Java logger (of doom!)

I wrote my own logger, but I dislike how many times I overloaded the log() function. If anyone knows of another way of doing that, feel free to share.

/*
* Syml, a free and open source programming language.
* Copyright (C) 2021 William Nelson
* mailto: catboardbeta AT gmail DOT com
*
* Syml is distributed in the hope that it will be useful,
* but WITHOUT ANY WARRANTY; without even the implied warranty of
* MERCHANTABILITY or FITNESS FOR A PARTICULAR PURPOSE.
*/

package personal.williamnelson;

import java.io.Closeable;
import java.io.File;
import java.io.FileOutputStream;
import java.io.IOException;
import java.io.OutputStreamWriter;
import java.nio.charset.StandardCharsets;
import java.time.LocalDateTime;
import java.time.format.DateTimeFormatter;

public class Logger implements Closeable {

public File logfile = new File("");

protected FileOutputStream fos;
protected OutputStreamWriter osw;

public void init(File fileToLog) {
try {
logfile = fileToLog;

if (fileToLog.exists()) {
clearFile(fileToLog);
} else {
fileToLog.createNewFile();
}

} catch (IOException e) { //NOSONAR
System.out.println("An error occurred while creating a logfile. Are you sure that '" +
logfile.toString() +
"' is a valid filename?");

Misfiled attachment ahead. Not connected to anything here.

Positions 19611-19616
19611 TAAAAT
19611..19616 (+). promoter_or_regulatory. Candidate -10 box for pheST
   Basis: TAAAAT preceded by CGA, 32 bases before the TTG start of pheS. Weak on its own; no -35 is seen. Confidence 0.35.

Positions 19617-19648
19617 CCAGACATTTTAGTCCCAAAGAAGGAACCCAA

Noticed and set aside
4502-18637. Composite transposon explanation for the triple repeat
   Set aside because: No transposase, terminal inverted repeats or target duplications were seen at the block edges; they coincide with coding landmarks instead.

System.exit(1);
}

try {
fos = new FileOutputStream(fileToLog, false);
osw = new OutputStreamWriter(fos, StandardCharsets.UTF_8);
clearFile(fileToLog);x
} catch (IOException e) {
System.out.println("An unrecognized error occurred while start logging stream and " +
"writing to log stream, despite passing all tests.");
}

}

public void log(String s, boolean n) throws IOException {
osw.write(getTime() + '\n' + s + (n ? '\n' : ""));
}

public void log(char c, boolean n) throws IOException {
osw.write(getTime() + '\n' + c + (n ? '\n' : ""));
}

public void log(File f, boolean n) throws IOException {
osw.write(getTime() + '\n' + f.getAbsolutePath() + (n ? '\n' : ""));
}

public void log(StringBuilder sb, boolean n) throws IOException {
osw.write(getTime() + '\n' + sb.toString() + (n ? '\n' : ""));
}

public void log(int i, boolean n) throws IOException {
osw.write(getTime() + '\n' + i + (n ? '\n' : ""));
}

public void log(Integer i, boolean n) throws IOException {
osw.write(getTime() + '\n' + i + (n ? '\n' : ""));